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Kurdish Peshmerga will never pull out of disputed areas: ministry - ASHARQ AL-AWSAT English Archive
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Kurdish Peshmerga fighters advance at the front line during clashes with Islamic State of Iraq and Syria at Buyuk Yeniga village. (Reuters Photo)

Kurdish Peshmerga fighters advance at the front line during clashes with Islamic State of Iraq and Syria at Buyuk Yeniga village. (Reuters Photo)

Erbil, Asharq Al-Awsat—The Ministry of Peshmerga Affairs in Erbil said Kurdish fighters have no plans to leave Kirkuk and other disputed areas in Iraq.

“The Peshmerga forces are free to stay and roam across Kurdish areas that are outside the [Iraqi Kurdistan] region. Our forces will never withdraw from these areas,” the Ministry of Pehmerga said in a statement following a call for Kurdish forces to issued by a senior Iraqi official.

Kurdish Peshmerga forces took control of Kirkuk and other disputed areas of Iraq beyond the borders of the semi-autonomous region in June as part of efforts to drive off advancing Islamic State of Iraq and Syria (ISIS) fighters. ISIS had earlier taken control of Iraq’s second city of Mosul, with Iraqi army units disbanding and retreating—many to Iraqi Kurdistan—in the face of the Islamist onslaught.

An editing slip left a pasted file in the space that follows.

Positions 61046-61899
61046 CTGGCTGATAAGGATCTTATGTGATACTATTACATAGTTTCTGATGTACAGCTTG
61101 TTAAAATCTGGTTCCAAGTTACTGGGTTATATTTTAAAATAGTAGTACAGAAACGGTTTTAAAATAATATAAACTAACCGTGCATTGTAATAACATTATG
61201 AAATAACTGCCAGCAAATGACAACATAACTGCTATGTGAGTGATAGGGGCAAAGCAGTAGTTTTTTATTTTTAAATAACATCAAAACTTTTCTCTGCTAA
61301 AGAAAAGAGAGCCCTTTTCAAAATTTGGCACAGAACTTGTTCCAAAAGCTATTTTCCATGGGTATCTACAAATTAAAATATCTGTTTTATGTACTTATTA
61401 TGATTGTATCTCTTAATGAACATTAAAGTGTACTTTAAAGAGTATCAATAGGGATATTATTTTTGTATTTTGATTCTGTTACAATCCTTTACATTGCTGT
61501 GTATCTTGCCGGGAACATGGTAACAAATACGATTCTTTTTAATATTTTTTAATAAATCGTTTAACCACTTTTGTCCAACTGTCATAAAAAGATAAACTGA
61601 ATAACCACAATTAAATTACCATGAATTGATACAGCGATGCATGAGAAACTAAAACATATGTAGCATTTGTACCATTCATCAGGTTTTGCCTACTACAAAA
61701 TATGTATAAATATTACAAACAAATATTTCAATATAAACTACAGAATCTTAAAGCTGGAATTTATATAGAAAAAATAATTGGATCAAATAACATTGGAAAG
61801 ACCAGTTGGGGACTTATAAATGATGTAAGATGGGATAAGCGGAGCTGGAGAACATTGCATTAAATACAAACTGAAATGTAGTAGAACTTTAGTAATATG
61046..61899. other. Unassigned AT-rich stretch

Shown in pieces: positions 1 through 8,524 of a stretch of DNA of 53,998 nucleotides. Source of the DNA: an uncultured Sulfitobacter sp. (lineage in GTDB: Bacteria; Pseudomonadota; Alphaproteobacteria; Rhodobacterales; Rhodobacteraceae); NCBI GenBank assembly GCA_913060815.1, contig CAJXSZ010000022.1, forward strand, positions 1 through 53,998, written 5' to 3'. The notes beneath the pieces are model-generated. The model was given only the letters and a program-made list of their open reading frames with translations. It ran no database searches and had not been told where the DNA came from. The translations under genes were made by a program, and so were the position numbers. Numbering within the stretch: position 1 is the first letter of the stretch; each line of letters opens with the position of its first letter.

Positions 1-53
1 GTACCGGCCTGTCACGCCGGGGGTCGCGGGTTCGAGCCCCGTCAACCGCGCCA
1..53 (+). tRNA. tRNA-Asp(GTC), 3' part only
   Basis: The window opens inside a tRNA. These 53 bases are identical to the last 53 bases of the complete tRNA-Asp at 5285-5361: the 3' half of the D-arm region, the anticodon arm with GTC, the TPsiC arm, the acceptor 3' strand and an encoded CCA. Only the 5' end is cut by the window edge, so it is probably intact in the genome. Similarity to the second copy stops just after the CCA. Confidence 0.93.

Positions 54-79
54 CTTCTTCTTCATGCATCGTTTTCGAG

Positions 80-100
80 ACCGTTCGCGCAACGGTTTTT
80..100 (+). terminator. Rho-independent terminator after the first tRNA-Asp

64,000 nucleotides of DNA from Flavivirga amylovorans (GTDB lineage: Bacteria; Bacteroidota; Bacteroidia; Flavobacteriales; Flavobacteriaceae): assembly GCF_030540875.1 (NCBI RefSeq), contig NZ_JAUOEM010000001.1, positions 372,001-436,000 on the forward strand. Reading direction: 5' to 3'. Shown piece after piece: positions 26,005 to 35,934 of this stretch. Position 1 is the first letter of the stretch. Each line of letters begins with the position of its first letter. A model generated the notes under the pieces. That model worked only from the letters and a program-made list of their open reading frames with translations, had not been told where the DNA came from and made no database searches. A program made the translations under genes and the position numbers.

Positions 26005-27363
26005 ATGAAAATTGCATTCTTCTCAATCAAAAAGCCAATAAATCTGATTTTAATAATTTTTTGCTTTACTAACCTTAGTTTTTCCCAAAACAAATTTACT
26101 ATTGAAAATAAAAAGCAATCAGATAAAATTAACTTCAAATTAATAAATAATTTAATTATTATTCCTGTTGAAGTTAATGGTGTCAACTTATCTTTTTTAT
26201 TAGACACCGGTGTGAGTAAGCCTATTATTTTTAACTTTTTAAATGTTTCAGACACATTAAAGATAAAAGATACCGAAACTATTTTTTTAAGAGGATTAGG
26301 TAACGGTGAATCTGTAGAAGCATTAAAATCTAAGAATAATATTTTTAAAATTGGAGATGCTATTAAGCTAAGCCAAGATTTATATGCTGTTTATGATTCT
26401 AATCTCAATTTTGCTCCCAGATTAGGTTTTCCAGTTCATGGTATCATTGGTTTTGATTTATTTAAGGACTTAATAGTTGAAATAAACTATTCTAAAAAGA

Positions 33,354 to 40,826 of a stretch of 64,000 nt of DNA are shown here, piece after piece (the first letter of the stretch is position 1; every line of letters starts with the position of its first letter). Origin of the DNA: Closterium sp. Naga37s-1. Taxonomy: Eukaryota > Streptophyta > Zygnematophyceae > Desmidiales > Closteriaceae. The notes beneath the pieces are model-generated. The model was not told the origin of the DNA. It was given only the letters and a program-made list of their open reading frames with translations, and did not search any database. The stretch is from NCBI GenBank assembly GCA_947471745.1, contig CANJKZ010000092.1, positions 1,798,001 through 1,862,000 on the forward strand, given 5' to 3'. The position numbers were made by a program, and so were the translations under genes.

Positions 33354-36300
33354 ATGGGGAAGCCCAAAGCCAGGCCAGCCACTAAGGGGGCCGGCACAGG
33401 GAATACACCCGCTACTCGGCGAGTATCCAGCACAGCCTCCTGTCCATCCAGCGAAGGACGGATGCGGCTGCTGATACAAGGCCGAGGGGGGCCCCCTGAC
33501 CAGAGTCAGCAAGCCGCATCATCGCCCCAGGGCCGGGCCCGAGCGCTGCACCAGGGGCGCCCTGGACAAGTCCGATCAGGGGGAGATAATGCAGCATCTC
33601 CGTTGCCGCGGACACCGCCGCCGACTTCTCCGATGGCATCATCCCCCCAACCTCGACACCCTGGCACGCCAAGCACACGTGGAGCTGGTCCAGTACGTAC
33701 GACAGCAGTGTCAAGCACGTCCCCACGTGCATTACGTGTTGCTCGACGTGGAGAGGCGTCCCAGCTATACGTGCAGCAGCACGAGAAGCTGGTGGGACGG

In a press conference held in Kurdish-held Kirkuk, Iraqi Transport Minister Hadi Al-Amri called on the Kurdish forces to pull out of the oil-rich province and other disputed areas.

Amri, who is also the leader of the Iran-backed Badr Militia, said that Baghdad does not need the assistance of the Kurdish forces to repel ISIS.

Kurdish Peshmerga forces had earlier repelled ISIS’s northward advance in August, driving out Islamist fighters who had sought to take a hold in Kirkuk. Western powers are strongly backing the Kurdish forces against ISIS, providing the Peshmerga with military and strategic support.

In comments to Asharq Al-Awsat, Patriotic Union of Kurdistan (PUK) politburo member Saadi Ahmad Bira expressed surprise at the Iraqi minister’s statement, particularly as Amri had previously sought safe haven in Kurdistan during Saddam Hussein’s rule.

“He [Amri] knows all too well how capable the Peshmerga forces are in defending themselves and their people,” Bira said.

He added: “The residents of Iraqi Kurdistan will stay in Kirkuk and those who are not, whether Amri or the ones who came to the province as part of a policy to Arabize [the region], can leave to where they came from.”

“I ask Amri to turn his attention to Tikrit which Iraqi forces continue to fail to liberate from ISIS control,” he said.

The Kurdish official called on the Iraqi Transport Minister to issue a formal apology to Kurdish Peshmerga forces. “That he [Amri] is even still alive is due to the Pehmerga forces,” he added.

PUK MP Farsat Sufi told Asharq Al-Awsat: “The Peshmerga presence in these [disputed] areas is necessary for the protection of the land and its people,” confirming that Kurdish fighters “will never pull out.”

“Amri’s remarks contradict the new [Iraqi] government and the national unity efforts . . .We consider his statements to be a declaration of war,” the Kurdish MP said.